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What is a serverless database?

By Franck Pachot

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After reading the https://cloudwars.co/oracle/oracle-deal-8×8-larry-ellison-picks-amazons-pocket-again/ paper, I am writing some thoughts about how a database can be serverless and elastic. Of course, a database needs a server to process its data. Serverless doesn’t mean that there are no servers.

Oracle Standard Edition on AWS ☁ socket arithmetic

By Franck Pachot

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Note that I’ve written previously about Oracle Standard Edition 2 licensing before but a few rules change. This is written in May 2020.
TL;DR: 4 vCPU count for 1 socket and 2 sockets count for 1 server wherever hyper-threading is enabled or not.

The SE2 rules

I think the Standard Edition rules are quite clear now: maximum server capacity, cluster limit, minimum NUP, and processor metric. Oracle has them in the Database Licensing guideline.

2 socket capacity per server

Oracle Database Standard Edition 2 may only be licensed on servers that have a maximum capacity of 2 sockets.

The myth of NoSQL (vs. RDBMS) agility: adding attributes

By Franck Pachot

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There are good reasons for NoSQL and semi-structured databases. And there are also many mistakes and myths. If people move from RDBMS to NoSQL because of wrong reasons, they will have a bad experience and this finally deserves NoSQL reputation. Those myths were settled by some database newbies who didn’t learn SQL and relational databases. And, rather than learning the basics of data modeling, and capabilities of SQL for data sets processing, they thought they had invented the next generation of persistence… when they actually came back to what was there before the invention of RDBMS: a hierarchical semi-structured data model. And now encountering the same problem that the relational database solved 40 years ago. This blog post is about one of those myths.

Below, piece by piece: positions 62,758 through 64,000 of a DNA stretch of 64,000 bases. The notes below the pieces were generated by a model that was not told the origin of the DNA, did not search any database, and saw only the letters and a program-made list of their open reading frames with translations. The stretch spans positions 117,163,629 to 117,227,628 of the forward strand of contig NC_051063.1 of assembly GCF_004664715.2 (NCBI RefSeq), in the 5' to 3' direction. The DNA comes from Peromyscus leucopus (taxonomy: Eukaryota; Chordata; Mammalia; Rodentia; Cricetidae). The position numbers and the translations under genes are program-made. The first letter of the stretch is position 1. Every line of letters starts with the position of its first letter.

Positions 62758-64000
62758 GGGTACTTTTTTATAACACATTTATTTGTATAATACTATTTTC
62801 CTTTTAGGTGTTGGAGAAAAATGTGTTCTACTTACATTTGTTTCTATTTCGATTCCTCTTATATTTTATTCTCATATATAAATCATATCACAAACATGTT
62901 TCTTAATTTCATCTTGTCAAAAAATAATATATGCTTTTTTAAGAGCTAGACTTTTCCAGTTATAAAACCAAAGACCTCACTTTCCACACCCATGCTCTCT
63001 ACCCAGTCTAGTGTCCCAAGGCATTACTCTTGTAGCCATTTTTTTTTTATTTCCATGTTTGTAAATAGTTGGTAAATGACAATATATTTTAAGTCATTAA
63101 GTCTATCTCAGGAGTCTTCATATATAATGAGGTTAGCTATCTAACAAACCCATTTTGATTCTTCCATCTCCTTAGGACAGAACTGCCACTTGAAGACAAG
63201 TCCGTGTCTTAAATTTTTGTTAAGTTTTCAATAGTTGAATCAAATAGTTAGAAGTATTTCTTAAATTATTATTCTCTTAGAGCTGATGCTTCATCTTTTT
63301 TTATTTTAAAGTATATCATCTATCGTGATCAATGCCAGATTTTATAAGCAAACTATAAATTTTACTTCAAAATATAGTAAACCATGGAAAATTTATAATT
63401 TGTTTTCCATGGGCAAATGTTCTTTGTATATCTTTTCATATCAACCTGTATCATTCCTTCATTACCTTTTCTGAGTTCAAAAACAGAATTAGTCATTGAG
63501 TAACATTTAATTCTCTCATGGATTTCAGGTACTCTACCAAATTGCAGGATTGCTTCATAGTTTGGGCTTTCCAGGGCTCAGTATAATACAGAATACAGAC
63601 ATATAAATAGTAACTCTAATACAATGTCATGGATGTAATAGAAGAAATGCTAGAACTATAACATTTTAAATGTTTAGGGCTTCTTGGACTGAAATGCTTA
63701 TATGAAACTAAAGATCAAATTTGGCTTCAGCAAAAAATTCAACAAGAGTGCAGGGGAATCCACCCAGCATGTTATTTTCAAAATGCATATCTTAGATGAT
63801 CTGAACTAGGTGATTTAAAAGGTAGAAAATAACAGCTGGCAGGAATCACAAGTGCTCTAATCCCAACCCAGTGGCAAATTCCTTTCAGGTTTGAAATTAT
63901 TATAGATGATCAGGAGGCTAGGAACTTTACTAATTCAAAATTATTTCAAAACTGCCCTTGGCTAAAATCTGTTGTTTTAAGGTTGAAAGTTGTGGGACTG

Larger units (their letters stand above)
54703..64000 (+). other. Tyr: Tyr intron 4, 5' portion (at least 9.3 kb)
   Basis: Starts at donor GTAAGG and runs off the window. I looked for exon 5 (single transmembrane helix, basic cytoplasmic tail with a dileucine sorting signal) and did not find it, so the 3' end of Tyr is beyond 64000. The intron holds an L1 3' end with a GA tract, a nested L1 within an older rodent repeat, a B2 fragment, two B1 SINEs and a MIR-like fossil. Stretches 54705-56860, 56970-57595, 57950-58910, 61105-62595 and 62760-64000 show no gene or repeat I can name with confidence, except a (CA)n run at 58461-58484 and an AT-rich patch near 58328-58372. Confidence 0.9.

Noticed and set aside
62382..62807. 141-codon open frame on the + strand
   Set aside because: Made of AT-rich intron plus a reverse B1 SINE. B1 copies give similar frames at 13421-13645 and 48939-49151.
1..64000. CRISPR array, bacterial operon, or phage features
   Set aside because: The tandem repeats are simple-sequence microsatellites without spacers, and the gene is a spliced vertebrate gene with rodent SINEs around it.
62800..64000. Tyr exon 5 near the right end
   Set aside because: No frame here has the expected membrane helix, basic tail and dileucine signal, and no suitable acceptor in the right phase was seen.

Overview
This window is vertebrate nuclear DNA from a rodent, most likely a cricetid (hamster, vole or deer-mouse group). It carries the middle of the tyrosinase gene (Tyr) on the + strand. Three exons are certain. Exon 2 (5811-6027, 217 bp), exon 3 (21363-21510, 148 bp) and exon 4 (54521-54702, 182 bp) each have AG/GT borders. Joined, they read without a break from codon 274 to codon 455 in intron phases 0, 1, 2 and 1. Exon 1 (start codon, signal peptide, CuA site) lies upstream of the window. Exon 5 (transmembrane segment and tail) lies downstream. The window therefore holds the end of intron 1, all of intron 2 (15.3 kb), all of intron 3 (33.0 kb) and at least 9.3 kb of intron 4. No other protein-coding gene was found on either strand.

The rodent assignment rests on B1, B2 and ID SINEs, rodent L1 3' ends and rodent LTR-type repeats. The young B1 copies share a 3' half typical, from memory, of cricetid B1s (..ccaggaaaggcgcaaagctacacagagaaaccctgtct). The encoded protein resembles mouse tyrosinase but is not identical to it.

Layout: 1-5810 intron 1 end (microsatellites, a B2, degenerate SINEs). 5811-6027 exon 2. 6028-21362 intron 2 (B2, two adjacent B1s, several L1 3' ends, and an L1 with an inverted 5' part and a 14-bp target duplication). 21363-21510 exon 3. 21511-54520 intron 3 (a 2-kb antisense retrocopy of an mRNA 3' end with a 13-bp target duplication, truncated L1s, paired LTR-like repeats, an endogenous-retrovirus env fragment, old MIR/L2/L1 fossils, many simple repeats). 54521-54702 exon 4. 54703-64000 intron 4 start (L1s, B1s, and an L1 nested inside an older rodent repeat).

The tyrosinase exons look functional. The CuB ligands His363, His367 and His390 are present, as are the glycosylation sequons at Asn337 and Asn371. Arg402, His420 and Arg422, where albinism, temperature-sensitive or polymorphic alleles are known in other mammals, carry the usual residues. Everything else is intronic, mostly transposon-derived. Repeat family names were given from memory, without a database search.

AWS Aurora vs. RDS PostgreSQL on frequent commits

This post is the second part of https://blog.dbi-services.com/aws-aurora-xactsync-batch-commit/ where I’ve run row-by-row inserts on AWS Aurora with different size of intermediate commit. Without surprise the commit-each-row anti-pattern has a negative effect on performance. And I mentioned that this is even worse in Aurora where the session process sends directly the WAL to the network storage and waits, at commit, that it is acknowledged by at least 4 out of the 6 replicas. An Aurora specific wait event is sampled on these waits: XactSync. At the end of the post I have added some CloudWatch statistics about the same running in RDS but with the EBS-based PostgreSQL rather than the Aurora engine. The storage is then an EBS volume mounted on the EC2 instance.

AWS Aurora IO:XactSync is not a PostgreSQL wait event

By Franck Pachot

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In AWS RDS you can run two flavors of the PostgreSQL managed service: the real PostgreSQL engine, compiled from the community sources, and running on EBS storage mounted by the database EC2 instance, and the Aurora which is proprietary and AWS Cloud only, where the upper layer has been taken from the community PostgreSQL. The storage layer in Aurora is completely different.